How to Read British People’s Minds

How much of what we say to others really means the same thing? Virtually everyone knows the underlying pragmatics to our phrases, but if you defy them you’ll be told you’re wrong (even though you’re not…but that’s the aim of the game.)

Us Brits love a good language muck up with one another, but inevitably it proves very confusing (especially if you’re trying to learn the English Language and you have to start discovering all these sub-meanings to the basic definition!) Allow me to clear up a few of my favourites, so at least you know the next time someone says “What time do you call this?” you bet your sweet buns they’re not asking you to tell them it’s 10 minutes past 3…

  1. “No offence” = Prepare for me to say something that is going to offend you and you are going to hate me for, but can’t get explicitly angry about because I was oh so diplomatic.
  2. “Well, I guess I best leave you to it.” = Finally, I am able to make my great escape from your mundane company.
  3. i might join you later
  4. Yeah, that’s great.” = That’s a completely average attempt, but it’ll have to do until you’ve left the room so I can do it properly.
  5. “I’m alright.” = I couldn’t be more down right now, and I’m making it pretty obvious with my intonation, but if you ask me about it I will tell you “Nothing” or get narky.
  6. so interesting
  7. “Each to their own” = Your taste is whack.
  8. “You must come over for dinner sometime” = It’s a politeness principle for me to offer you this invitation, but just know semantically there is nothing concrete about it. Please agree and do not approach me about it again.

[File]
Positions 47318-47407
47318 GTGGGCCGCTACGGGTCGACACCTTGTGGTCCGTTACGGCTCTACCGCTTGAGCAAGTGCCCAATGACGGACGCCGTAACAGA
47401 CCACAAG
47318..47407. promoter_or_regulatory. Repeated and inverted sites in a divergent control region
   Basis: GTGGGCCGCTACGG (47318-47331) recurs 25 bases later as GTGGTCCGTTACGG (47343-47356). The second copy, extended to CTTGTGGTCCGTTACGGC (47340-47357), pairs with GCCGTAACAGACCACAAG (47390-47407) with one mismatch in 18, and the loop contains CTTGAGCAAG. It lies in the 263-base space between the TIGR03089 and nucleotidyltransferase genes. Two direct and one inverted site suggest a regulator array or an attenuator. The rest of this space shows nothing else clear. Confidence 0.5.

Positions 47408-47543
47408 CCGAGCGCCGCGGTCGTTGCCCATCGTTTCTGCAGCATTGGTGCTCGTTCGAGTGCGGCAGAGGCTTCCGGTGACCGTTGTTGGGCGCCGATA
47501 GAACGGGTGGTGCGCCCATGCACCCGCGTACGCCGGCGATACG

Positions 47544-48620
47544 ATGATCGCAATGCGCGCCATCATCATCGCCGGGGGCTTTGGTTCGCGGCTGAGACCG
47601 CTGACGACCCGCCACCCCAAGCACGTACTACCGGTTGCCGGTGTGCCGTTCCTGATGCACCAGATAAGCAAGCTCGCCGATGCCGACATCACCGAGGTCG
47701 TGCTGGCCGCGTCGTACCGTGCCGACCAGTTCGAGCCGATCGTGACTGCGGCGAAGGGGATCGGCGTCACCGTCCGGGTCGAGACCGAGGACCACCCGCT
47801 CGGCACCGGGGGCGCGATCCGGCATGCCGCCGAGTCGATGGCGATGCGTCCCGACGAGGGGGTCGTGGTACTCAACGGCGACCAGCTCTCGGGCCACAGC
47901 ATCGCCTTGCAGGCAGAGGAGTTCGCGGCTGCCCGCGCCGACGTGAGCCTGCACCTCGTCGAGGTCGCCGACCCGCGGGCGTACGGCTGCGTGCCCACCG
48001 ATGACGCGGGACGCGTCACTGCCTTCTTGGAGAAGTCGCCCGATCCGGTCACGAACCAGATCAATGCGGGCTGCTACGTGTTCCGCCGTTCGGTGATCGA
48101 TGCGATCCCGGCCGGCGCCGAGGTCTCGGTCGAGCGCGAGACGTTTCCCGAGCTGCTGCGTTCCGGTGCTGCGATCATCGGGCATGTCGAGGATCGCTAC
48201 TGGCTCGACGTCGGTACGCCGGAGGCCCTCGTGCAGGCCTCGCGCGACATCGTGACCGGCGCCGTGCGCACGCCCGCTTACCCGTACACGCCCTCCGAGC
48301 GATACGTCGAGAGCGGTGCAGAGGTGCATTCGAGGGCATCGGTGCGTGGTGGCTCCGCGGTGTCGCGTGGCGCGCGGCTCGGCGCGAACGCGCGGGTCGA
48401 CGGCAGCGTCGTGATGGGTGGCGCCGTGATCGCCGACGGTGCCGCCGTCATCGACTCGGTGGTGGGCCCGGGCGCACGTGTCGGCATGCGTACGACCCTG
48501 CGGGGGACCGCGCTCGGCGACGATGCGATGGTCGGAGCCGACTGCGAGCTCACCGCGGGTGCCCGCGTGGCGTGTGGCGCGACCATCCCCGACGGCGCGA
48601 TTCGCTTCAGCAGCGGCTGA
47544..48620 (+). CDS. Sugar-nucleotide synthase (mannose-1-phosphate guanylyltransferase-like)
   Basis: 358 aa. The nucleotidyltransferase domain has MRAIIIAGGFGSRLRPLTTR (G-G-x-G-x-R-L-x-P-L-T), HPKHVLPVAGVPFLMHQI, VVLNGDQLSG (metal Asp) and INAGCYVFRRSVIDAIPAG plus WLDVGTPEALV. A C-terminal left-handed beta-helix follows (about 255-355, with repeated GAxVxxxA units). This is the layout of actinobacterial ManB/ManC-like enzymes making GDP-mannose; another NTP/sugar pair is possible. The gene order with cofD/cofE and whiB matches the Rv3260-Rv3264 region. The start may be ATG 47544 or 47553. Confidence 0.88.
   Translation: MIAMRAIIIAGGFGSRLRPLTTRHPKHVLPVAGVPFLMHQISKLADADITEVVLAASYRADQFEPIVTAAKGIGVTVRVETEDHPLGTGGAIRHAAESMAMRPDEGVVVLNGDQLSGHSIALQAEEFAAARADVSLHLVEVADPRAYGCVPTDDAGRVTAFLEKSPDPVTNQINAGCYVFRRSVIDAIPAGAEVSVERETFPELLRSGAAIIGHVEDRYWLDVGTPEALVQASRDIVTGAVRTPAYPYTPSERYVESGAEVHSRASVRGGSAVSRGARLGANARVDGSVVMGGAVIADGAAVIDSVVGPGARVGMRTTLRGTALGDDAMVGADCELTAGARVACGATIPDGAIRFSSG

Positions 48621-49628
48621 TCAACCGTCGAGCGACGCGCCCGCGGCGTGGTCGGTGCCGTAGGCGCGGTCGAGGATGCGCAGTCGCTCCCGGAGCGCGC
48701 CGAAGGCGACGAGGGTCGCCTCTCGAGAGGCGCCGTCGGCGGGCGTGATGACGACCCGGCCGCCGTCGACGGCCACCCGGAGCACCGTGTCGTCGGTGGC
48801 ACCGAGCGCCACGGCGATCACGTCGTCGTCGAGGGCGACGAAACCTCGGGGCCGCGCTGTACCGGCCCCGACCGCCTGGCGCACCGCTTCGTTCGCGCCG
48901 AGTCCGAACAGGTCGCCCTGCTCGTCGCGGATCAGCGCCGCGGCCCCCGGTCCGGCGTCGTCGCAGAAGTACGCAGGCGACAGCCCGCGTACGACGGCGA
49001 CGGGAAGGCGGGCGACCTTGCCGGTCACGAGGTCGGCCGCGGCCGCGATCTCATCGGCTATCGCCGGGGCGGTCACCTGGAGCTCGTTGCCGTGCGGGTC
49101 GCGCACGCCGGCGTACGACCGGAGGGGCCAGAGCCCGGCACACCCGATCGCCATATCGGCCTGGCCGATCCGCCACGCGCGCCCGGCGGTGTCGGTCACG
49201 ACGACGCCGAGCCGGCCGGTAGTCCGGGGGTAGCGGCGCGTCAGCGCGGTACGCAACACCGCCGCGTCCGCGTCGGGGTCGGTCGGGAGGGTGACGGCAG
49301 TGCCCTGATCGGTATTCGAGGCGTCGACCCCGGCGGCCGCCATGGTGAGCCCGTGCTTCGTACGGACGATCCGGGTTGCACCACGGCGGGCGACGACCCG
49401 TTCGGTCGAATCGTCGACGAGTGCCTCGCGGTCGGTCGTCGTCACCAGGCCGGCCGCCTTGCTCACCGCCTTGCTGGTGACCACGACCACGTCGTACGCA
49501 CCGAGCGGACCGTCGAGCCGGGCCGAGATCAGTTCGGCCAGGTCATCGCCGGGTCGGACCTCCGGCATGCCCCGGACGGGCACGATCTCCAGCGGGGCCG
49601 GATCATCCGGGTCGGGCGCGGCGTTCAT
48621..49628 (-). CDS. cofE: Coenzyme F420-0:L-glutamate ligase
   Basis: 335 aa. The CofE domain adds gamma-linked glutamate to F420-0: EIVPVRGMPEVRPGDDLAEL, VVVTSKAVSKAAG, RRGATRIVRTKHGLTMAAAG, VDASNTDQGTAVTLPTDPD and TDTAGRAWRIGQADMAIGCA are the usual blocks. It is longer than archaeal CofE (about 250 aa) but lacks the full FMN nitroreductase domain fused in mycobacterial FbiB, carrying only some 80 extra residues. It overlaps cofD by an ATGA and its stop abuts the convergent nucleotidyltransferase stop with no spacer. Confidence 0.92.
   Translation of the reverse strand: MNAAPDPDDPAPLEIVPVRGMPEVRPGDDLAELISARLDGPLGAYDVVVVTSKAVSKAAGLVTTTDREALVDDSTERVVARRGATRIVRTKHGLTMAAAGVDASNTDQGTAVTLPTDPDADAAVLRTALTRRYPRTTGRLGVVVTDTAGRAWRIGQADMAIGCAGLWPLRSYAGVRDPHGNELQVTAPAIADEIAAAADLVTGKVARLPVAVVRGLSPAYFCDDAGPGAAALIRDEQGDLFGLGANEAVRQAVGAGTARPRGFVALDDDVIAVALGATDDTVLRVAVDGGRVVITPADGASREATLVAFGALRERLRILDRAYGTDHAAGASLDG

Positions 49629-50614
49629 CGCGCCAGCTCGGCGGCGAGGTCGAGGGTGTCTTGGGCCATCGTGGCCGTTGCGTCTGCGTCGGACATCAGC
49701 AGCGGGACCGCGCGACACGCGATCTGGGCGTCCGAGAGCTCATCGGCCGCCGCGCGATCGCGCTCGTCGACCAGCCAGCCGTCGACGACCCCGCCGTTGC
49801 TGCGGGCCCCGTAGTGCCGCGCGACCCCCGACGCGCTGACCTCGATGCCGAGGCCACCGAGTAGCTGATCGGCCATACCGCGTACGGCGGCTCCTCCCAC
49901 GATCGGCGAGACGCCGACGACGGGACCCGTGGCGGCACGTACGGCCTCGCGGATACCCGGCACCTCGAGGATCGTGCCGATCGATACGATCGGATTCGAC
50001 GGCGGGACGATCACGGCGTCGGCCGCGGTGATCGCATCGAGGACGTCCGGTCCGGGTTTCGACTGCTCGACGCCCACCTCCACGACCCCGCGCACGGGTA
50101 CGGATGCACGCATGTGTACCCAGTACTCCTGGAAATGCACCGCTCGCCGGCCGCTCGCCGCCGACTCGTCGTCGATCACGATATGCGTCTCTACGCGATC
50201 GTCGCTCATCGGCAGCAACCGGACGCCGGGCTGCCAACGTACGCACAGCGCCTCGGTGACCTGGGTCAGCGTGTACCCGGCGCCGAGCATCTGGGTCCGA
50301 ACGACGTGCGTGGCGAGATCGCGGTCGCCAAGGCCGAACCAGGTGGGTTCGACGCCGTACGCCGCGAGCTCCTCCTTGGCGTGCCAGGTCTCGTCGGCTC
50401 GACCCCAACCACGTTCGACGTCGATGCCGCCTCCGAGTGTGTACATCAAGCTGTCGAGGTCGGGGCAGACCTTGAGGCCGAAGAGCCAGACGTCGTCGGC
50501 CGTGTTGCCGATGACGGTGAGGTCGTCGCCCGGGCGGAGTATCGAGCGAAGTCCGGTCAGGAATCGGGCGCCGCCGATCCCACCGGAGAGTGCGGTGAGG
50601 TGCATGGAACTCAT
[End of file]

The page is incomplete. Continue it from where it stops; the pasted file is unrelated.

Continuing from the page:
9. with all due respect
  10. “I’ll bear that in mind.” = I literally have no interest in what you just recommended and will forget this topic was ever broached.
  11. “Oh, while we’re on the subject…” = I have deliberately steered the conversation here, as this matter was my primary reason for talking to you.
  12. that's fine
  13. “What’s this supposed to be?” = I know exactly what that is, you do not need to tell me, I simply want you to tell me why on earth you thought it’d be something I’d appreciate.
  14. “I just don’t know what to say.” =Wow, that’s the most ghastly thing I’ve ever received, but I don’t want to hurt your feelings so I’m going to feign that I’m speechless.
  15. “That isn’t half bad…” = I am actually beyond impressed right now, and possibly a little aroused as well.

You know what’s so annoying? I can guarantee that the list of pragmatics is only going to continue to grow and one day I’ll have to just give in to my telepathic skills. I know, it’s a massive sacrifice, but a girl’s gotta do what a girl has gotta do.

Talking of which…

Have you just boiled the kettle? = Can you make me a brew while you’re at it? Ta.

2 thoughts on “How to Read British People’s Minds

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